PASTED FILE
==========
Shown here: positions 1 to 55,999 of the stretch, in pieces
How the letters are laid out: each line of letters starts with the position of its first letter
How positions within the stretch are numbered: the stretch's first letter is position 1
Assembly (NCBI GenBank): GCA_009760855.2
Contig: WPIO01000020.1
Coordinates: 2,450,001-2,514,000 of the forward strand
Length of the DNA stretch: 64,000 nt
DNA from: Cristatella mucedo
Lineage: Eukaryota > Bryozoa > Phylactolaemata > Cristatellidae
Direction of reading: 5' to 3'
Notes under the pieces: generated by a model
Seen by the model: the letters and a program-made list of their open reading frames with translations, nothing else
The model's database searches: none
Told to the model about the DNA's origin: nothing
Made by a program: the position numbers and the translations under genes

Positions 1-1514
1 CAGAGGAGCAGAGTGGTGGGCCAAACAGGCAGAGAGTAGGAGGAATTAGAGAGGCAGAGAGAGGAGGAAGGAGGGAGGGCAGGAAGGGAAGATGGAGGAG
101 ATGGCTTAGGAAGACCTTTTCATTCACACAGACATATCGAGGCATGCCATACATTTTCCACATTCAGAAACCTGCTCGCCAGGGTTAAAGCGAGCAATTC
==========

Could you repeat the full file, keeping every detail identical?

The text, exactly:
Shown here: positions 1 to 55,999 of the stretch, in pieces
How the letters are laid out: each line of letters starts with the position of its first letter
How positions within the stretch are numbered: the stretch's first letter is position 1
Assembly (NCBI GenBank): GCA_009760855.2
Contig: WPIO01000020.1
Coordinates: 2,450,001-2,514,000 of the forward strand
Length of the DNA stretch: 64,000 nt
DNA from: Cristatella mucedo
Lineage: Eukaryota > Bryozoa > Phylactolaemata > Cristatellidae
Direction of reading: 5' to 3'
Notes under the pieces: generated by a model
Seen by the model: the letters and a program-made list of their open reading frames with translations, nothing else
The model's database searches: none
Told to the model about the DNA's origin: nothing
Made by a program: the position numbers and the translations under genes

Positions 1-1514
1 CAGAGGAGCAGAGTGGTGGGCCAAACAGGCAGAGAGTAGGAGGAATTAGAGAGGCAGAGAGAGGAGGAAGGAGGGAGGGCAGGAAGGGAAGATGGAGGAG
101 ATGGCTTAGGAAGACCTTTTCATTCACACAGACATATCGAGGCATGCCATACATTTTCCACATTCAGAAACCTGCTCGCCAGGGTTAAAGCGAGCAATTC